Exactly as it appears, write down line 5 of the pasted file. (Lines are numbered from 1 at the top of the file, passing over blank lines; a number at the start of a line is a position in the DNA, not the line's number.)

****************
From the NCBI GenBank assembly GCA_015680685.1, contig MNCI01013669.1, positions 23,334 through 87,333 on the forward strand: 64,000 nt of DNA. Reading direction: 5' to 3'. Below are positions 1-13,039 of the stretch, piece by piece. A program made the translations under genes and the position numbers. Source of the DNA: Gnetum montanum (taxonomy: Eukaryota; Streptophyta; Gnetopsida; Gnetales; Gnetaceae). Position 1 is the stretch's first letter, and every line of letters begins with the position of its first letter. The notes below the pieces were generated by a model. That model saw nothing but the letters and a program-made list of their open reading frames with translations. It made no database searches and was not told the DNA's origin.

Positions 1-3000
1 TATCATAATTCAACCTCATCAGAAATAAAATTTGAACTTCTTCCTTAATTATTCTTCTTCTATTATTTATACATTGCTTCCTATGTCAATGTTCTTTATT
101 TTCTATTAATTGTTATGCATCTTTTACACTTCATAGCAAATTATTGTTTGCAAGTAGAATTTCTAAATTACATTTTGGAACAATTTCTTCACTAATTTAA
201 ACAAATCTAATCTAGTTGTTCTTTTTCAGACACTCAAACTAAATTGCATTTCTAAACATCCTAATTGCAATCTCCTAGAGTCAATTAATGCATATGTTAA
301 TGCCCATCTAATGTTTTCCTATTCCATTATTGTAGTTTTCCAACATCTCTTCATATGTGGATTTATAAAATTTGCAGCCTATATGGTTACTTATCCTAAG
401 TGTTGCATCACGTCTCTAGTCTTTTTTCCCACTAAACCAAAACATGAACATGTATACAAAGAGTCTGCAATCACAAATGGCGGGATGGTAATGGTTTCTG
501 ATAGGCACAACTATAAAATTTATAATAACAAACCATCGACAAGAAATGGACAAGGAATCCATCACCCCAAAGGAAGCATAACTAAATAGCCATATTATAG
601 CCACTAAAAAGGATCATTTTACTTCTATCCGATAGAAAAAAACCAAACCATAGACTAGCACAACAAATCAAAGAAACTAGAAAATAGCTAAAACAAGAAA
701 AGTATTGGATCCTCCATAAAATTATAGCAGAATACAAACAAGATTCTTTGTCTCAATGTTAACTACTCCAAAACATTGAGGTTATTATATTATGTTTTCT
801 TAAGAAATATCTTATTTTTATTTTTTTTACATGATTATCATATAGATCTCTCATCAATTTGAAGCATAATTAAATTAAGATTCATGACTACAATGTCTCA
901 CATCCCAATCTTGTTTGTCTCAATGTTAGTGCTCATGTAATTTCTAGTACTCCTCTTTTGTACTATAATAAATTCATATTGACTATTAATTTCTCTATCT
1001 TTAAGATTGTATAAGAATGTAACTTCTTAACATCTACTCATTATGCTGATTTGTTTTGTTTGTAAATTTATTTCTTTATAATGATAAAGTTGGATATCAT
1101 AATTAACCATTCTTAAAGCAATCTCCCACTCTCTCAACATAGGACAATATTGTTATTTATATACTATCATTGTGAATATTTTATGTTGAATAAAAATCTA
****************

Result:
201 ACAAATCTAATCTAGTTGTTCTTTTTCAGACACTCAAACTAAATTGCATTTCTAAACATCCTAATTGCAATCTCCTAGAGTCAATTAATGCATATGTTAA